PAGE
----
In addition, results also showed that bacterial abundance was the most limiting parameter for algal growth in untreated wastewater as they directly influenced photosynthetic activities, followed by NH4 + levels and turbidity. Therefore, the algae in treated wastewater with less abundance of bacteria proliferated more successfully, indicating that bacterial community played an important role in algal growth, imposing a strong top-down control on the algal population. Moreover, a similar growth rate of algae from all fungi-treated wastewater indicated that both of algae and bacteria were limited by the availability of carbon (i.e., CO2) such as the carbon source in wastewater (e.g., humic acid), which has been consumed up or degraded by fungi. The raw digested piggery wastewater with high concentration of ammonium and dark brown color, which has been used to grow algae with a high dilution (up to 20 times of dilution rate) was greatly different from the general municipal wastewater (Pittman et al. 2011). The high dilution rate would consume huge amount of freshwater which increase the cultivation cost. Therefore, this study firstly showed that Chlorella can grow as biofuel feedstocks in undiluted and unsterilized digested wastewater originally with high ammonium concentration and dark brown color because the bacterial abundance of digested piggery wastewater could be reduced greatly by the white rot fungi. The result also showed that the efficiency of nutrient removal (e.g., NH4 +, TP and COD) was relatively poor for all the experimental variations but the TP uptake was strongly correlated with the microalgal growth. Because the NH4 + stripping increased the TN uptake, the differentiation of TN removal between biological uptake and abiotic precipitation could be carried out according to the theoretical formula of microalgae as shown in previous study (Ji et al. 2012; Wang et al. 2014). Therefore, the result demonstrated again that the bacterial abundance was the most limiting parameter for algal growth in untreated wastewater. However, the fatty acid compositions were affected mostly by pH and temperature. The results showed that comparatively higher saturated fatty acid compositions (C16:0 and C18:0) were found at pH 6 and 25 °C, while the polyunsaturated fatty acids had a higher amount at 20 °C than that at 25 °C. The differences in saturated fatty acid contents and C-chain length would cause noticeable change in the biodiesel properties. Relatively higher content of polyunsaturated fatty acid in algal oil causes deterioration in the quality of biodiesel upon storage (Zhang et al. 2008).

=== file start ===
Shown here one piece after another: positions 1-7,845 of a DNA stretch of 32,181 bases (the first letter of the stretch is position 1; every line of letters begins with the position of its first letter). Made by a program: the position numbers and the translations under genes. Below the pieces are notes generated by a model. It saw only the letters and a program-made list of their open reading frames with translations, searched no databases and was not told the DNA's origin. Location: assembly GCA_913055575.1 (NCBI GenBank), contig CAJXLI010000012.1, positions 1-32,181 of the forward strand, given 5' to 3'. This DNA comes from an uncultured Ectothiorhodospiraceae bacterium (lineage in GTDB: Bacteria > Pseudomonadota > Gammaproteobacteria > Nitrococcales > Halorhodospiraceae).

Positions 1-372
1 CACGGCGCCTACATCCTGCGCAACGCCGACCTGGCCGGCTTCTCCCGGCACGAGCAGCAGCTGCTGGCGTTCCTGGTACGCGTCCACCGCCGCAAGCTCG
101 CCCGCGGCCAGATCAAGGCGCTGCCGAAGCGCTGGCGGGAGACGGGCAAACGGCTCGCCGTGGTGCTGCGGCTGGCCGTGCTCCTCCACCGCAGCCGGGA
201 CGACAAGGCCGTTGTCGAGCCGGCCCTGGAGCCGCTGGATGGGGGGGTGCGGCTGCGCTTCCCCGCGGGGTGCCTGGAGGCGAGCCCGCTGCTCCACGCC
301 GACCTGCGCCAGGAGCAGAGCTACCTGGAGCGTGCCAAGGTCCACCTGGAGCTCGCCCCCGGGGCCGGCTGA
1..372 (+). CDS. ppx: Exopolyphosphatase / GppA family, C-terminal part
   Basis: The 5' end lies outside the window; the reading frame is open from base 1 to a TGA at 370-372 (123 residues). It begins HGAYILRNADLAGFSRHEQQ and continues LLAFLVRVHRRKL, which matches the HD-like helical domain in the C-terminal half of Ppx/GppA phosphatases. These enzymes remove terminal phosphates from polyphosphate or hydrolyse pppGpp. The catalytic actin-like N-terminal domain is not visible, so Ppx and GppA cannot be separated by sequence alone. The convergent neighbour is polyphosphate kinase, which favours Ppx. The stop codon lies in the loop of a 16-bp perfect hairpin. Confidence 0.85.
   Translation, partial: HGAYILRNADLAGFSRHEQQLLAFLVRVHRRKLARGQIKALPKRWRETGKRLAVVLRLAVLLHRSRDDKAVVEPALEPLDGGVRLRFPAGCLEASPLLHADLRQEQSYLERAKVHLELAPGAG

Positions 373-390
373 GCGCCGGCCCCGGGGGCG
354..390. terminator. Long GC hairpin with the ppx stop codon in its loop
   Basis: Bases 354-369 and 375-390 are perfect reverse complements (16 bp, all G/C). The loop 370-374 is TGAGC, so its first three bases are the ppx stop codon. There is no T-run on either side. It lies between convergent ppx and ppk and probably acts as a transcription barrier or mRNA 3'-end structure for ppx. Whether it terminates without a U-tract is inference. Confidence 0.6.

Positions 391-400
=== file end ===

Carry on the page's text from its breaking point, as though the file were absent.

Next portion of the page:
This study demonstrated that the introduction of fungal species induced changes in the indigenous microbial community of the swine wastewater through affecting its pH and nutrient concentrations. On one hand, canonical correspondence analysis showed that fungi inoculation provided direct evidence that the contribution of the variation in the bacterial community, whereas the wastewater property changes induced by different inoculated conditions also contributed to algal growth to some extent. Variance partitioning, on the other hand, revealed that the bacterial community played an important role in algal growth, which was supported by the observation that the algal cells could survive in undiluted digested piggery wastewater pretreated with fungi in comparison to cells in untreated wastewater which had a decline of 70% in biomass. The algae grown in wastewater treated with fungi reached the highest specific growth rate (0.033 day−1), whereas the CK showed a negative specific growth rate. The fatty acid composition varied markedly in C16:0 and C18:0 between these treatments, with a higher content of C16:0. Therefore, this was the first study showing that the bacterial diversity could be reduced greatly by the white rot fungi and then the algae can grow in undiluted and unsterilized digested wastewater.


Authors’ contributions

JYL conceived the experimental design, ran the experiment, and wrote the manuscript; WQ analyzed the data and revised the manuscript, and YPW polished the manuscript. All authors read and approved the final manuscript.


The authors thank Song YM and Yang H for their lab assistance. JYL is supported by the International collaboration in genome-wide metabolic network reconstruction of oleaginous algae (20151BDH80007) and National High-tech R&D Program of China (2012AA021205). The authors are most grateful for the constructive comments of the two reviewers. Work in the State Key Lab of Food Science and Technology is supported by the Food Department.

Competing interests

The authors declare that they have no competing interests.

Availability of data and materials

The dataset(s) supporting the conclusions of this article is (are) included within the article and its Additional file 1. Reprints and permissions information is available at


This work was financially supported by International collaboration in genome-wide metabolic network reconstruction of oleaginous algae (20151BDH80007) and National High-tech R&D Program of China (2012AA021205).

Open AccessThis article is distributed under the terms of the Creative Commons Attribution 4.0 International License (, which permits unrestricted use, distribution, and reproduction in any medium, provided you give appropriate credit to the original author(s) and the source, provide a link to the Creative Commons license, and indicate if changes were made.

Authors’ Affiliations

The Engineering Research Center for Biomass Conversion, Ministry of Education, Nanchang University
State Key Laboratory of Rice Biology, Institute of Biotechnology, Zhejiang University